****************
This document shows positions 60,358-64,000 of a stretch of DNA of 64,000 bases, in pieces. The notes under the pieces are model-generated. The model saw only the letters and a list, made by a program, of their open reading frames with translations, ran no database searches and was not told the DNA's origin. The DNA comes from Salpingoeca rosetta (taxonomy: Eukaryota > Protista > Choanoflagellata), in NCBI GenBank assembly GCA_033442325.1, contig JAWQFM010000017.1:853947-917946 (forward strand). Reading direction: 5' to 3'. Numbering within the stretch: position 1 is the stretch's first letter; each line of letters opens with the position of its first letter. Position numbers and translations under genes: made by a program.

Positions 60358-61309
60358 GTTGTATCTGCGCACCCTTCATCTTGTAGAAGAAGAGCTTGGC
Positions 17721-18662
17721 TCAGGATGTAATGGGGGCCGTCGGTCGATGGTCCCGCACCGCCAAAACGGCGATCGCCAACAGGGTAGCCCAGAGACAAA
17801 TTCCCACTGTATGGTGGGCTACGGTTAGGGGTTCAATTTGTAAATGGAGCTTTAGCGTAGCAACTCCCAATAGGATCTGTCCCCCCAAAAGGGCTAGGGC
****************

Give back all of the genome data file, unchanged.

This document shows positions 60,358-64,000 of a stretch of DNA of 64,000 bases, in pieces. The notes under the pieces are model-generated. The model saw only the letters and a list, made by a program, of their open reading frames with translations, ran no database searches and was not told the DNA's origin. The DNA comes from Salpingoeca rosetta (taxonomy: Eukaryota > Protista > Choanoflagellata), in NCBI GenBank assembly GCA_033442325.1, contig JAWQFM010000017.1:853947-917946 (forward strand). Reading direction: 5' to 3'. Numbering within the stretch: position 1 is the stretch's first letter; each line of letters opens with the position of its first letter. Position numbers and translations under genes: made by a program.

Positions 60358-61309
60358 GTTGTATCTGCGCACCCTTCATCTTGTAGAAGAAGAGCTTGGC
Positions 17721-18662
17721 TCAGGATGTAATGGGGGCCGTCGGTCGATGGTCCCGCACCGCCAAAACGGCGATCGCCAACAGGGTAGCCCAGAGACAAA
17801 TTCCCACTGTATGGTGGGCTACGGTTAGGGGTTCAATTTGTAAATGGAGCTTTAGCGTAGCAACTCCCAATAGGATCTGTCCCCCCAAAAGGGCTAGGGC